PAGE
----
Just before Commander Chris Hadfield blasted off in December 2012 for a five-month mission on the International Space Station, the Canadian Space Agency (CSA) invited young Canadian students to design their own science experiment for him to do while on board.
When the challenge went out, only one high school in Newfoundland and Labrador answered the call. Of the 100 submissions from across Canada, Bishops College entered three ideas, two of which made the top ten, as selected by a national panel of scientists, engineers and an astronaut.
“The contest came up and I was notified of it by the CSA,” said Professor Paul Sylvester, a planetary geochemist with the Department of Earth Sciences at Memorial University. “I got in touch with my contact Darla O’Reilly, a teacher who was working with Let’s Talk Science in St. John’s. She forwarded the information out to other science teachers in the province.”
When Bishops College came forward, Professor Sylvester and his postdoctoral fellow, Dr. Kate Souders partnered with Renate Pohl and Trevor Morris, both International Space University Alumni; Let’s Talk Science; the Johnson GEO CENTRE and the Eastern School District to help organize video planning sessions for the students.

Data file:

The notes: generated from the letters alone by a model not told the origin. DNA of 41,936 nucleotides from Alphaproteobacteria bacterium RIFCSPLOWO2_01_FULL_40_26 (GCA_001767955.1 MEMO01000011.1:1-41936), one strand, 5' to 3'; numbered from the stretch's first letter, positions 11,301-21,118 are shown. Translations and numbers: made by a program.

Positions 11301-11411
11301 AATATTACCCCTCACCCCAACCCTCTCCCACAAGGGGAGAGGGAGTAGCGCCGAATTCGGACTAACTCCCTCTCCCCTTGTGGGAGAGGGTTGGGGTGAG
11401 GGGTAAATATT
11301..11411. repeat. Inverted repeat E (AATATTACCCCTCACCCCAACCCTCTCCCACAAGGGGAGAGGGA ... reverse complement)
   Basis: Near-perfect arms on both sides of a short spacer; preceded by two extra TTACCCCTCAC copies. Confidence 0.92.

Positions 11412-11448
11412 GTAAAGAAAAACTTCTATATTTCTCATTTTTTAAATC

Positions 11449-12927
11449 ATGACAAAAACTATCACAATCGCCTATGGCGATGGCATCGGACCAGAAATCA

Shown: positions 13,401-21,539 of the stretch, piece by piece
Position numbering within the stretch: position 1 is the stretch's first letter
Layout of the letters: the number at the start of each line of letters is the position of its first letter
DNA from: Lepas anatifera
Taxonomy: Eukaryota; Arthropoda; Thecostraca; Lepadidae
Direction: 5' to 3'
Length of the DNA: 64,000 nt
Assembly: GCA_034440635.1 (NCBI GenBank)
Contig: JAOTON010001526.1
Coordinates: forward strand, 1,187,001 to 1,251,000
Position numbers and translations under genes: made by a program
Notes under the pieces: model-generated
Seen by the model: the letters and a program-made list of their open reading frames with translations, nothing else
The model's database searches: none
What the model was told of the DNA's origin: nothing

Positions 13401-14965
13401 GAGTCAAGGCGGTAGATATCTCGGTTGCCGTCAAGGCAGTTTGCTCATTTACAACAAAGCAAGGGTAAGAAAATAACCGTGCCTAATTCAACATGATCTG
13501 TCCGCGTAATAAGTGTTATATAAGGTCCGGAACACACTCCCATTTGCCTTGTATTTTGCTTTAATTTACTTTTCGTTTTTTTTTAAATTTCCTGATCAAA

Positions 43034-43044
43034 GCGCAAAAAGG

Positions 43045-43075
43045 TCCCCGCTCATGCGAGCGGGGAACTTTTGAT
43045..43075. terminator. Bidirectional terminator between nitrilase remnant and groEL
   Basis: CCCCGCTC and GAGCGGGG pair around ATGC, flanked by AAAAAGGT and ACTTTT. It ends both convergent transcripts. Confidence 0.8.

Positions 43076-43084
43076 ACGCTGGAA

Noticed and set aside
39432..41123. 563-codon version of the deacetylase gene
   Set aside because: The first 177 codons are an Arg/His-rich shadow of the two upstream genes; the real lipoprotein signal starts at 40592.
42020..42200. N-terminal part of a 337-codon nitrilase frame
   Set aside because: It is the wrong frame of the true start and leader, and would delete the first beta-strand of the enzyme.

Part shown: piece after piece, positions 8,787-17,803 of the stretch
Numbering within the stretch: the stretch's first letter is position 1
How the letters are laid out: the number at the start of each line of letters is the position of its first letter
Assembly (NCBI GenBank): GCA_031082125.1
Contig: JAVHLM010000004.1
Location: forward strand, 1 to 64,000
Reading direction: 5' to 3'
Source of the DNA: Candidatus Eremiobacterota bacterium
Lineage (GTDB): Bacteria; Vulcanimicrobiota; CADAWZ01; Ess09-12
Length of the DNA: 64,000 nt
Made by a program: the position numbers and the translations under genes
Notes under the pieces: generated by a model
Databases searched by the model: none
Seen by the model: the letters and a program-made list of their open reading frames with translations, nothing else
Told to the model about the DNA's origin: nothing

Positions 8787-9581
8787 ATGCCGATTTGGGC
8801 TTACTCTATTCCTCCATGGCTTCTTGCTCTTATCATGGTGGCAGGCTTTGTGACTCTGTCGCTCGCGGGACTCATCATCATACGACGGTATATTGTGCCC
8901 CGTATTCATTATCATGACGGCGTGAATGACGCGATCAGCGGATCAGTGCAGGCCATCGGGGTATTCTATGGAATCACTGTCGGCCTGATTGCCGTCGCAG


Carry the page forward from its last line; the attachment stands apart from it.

“We had two days with the students at the Johnson Geo Centre,” said Dr. Souders. “The students did most of the work themselves, coming up with the question, then designing the experiment and planning what they were going to do in the two minute video that was part of the submission. The second day was filming and then editing.”
The winning Canadian submission asked Cmdr. Hadfield to wring out a sponge in space. That experiment was performed live on board the station. But the first Bishop’s team, made up of Stephen Squires, Mark Hewitt, Amanda Ricketts, Kirsten Gillis, David Grainger and Lesley Turpin wanted to know if it was possible to juggle in space. Their entry can be found on the LTS website at: http://www.explorecuriocity.org/Content.aspx?ContentID=2162.
The second team of Andrew Mouland, Josh Lehr, Natalie Griffin, Holly Burford and Sarah Windsor challenged Cmdr. Hadfield to skip rope in space. That video can be viewed here: http://www.explorecuriocity.org/Content.aspx?ContentID=2161.
For their efforts, the students received mission memorabilia and an autographed photo of Cmdr. Hadfield.
“Projects like this are a great way to get students interested in science, technology, engineering and math, because otherwise they never get beyond the phobia that these fields are hard,” said Professor Sylvester. “You have to inspire young people to get them to go into studies of these areas.”